Harry Braverman Essay

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Harry Braverman, journalist, publisher, and a director of Monthly Review Press (1967-76), is best known for his book Labor and Monopoly Capital, published in 1974. This helped to continue the Marxist tradition within class theory when current analysis was centering on the rise of the middle class and the increasingly diamond-shaped nature of the class structure.

In Braverman s version of Marxist theory, the capitalist labor process, geared as it was to profitable production through generating more value from workers than is returned in the form of wages, had brought the worker and the labor process under the direct control of the capitalist and this has meant the deskilling of jobs and individuals. The industrialization of the twentieth century had through the scientific study of work and the assembly line created jobs with minimal training times and very short job cycles (often well under a minute).

A central message of Braverman for the late twentieth century was that the advent of new technologies (computerized or otherwise), the increasing employment in service jobs, and modern participative management approaches would continue the deskilling trend, and not reverse it as many anticipated.

The major criticism that has been made of the deskilling thesis is that control of labor need not become an end in itself for management and the achievement of its prime objective – profitability -may not always be furthered by deskilling work. For example, the number of workers may be reduced by increasing the discretion of a smaller core workforce; or more fluid forms of work organization may aid the profitable adjustment to fluctuating product market conditions and new technological opportunities.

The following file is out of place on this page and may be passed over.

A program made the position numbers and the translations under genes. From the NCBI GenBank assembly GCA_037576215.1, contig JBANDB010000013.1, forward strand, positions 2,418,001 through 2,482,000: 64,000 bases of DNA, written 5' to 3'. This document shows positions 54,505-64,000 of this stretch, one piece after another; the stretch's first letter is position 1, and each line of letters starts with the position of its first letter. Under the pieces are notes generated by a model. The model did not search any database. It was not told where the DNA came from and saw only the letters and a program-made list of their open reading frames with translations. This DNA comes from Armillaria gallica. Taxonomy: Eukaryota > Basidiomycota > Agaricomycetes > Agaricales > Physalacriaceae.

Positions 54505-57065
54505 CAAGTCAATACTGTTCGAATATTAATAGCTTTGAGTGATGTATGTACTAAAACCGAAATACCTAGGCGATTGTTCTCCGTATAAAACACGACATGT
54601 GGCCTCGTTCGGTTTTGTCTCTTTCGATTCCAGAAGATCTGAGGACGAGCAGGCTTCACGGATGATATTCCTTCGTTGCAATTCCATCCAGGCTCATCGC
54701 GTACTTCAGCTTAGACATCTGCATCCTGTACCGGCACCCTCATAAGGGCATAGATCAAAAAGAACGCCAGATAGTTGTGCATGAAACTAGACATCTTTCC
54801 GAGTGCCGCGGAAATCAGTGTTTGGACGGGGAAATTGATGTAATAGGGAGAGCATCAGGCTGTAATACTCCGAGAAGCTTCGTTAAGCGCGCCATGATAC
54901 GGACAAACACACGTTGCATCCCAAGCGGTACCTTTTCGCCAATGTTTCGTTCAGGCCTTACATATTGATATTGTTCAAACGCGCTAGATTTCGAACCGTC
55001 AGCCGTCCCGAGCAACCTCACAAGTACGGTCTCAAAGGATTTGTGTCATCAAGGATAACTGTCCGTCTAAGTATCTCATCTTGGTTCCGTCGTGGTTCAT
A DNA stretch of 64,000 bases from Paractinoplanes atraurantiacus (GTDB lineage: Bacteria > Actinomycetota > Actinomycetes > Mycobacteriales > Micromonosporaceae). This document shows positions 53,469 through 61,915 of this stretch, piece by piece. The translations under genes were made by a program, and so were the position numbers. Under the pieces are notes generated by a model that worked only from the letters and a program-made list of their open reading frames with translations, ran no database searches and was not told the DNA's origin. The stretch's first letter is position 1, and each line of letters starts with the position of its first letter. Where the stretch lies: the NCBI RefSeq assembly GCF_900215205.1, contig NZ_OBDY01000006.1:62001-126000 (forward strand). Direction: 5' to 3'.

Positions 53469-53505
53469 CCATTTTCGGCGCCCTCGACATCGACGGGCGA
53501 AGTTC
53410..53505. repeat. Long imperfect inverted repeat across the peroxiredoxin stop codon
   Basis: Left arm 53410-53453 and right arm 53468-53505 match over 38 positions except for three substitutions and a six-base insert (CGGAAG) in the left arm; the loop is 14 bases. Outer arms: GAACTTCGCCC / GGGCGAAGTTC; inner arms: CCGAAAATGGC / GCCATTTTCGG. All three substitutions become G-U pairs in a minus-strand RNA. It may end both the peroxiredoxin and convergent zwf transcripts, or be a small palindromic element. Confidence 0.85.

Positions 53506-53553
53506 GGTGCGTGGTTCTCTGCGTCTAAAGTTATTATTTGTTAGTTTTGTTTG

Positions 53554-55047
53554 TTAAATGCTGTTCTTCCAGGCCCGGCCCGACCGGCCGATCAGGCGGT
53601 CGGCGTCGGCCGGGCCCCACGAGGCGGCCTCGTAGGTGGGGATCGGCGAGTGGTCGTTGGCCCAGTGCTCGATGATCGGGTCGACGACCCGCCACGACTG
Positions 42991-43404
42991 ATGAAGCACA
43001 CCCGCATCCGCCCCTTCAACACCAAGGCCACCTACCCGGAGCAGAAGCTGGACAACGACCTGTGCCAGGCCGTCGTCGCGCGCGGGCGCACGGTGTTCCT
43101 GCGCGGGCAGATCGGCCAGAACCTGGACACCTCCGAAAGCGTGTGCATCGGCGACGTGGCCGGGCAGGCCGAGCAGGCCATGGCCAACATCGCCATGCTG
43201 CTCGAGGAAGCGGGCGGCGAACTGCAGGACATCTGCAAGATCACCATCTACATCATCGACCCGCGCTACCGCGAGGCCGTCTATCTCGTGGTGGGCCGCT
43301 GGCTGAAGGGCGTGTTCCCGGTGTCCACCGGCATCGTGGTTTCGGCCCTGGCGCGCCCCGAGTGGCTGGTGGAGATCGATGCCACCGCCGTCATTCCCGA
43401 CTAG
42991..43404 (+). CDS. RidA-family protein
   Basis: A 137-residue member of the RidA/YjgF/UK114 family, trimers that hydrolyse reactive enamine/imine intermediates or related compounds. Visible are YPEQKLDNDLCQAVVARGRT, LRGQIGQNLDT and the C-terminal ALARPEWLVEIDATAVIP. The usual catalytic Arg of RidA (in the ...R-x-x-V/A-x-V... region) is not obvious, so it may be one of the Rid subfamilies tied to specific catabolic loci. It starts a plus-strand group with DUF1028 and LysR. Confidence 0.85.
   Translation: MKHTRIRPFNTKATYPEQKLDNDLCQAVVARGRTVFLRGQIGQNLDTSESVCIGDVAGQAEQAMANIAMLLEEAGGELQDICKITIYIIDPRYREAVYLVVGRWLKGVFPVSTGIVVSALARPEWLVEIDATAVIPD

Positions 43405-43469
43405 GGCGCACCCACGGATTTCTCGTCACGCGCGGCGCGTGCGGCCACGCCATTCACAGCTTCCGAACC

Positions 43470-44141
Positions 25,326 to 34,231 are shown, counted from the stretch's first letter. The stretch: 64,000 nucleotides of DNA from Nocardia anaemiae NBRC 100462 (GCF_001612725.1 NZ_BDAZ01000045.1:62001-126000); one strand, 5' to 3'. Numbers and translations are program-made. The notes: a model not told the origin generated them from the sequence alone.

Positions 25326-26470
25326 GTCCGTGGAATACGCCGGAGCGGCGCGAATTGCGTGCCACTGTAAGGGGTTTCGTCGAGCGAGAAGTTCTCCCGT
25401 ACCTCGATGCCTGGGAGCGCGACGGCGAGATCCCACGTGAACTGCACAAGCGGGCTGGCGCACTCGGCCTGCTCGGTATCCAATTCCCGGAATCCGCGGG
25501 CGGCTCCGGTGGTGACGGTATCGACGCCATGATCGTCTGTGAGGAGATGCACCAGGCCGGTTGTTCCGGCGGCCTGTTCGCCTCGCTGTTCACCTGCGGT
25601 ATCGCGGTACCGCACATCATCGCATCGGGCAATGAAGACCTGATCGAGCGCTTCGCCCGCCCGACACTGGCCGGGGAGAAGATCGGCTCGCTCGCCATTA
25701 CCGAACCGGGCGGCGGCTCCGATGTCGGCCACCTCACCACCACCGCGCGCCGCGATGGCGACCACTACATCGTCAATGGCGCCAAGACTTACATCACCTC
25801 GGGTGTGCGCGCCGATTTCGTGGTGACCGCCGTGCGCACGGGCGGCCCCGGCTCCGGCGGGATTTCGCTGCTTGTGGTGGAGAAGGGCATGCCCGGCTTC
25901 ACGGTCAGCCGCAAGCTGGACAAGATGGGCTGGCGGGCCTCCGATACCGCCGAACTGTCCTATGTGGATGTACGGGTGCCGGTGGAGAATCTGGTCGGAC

Nevertheless, a key legacy of Braverman was to ensure that scientific management and its effects on workers were not increasingly treated as simply a benchmark of the first era of mass production. Much work in the twenty-first century remains low skilled: there have been clear cases where technology has reduced the skill level required in particular jobs and the discretion given to individuals, and many of the jobs created with the great growth in the service sector are low skilled, e.g., those in fast-food chains or call centers.

Bibliography:

  • Braverman, H. (1984) Labor and Monopoly Capital: The Degradation of Work in the Twentieth Century. Monthly Review Press, New York.

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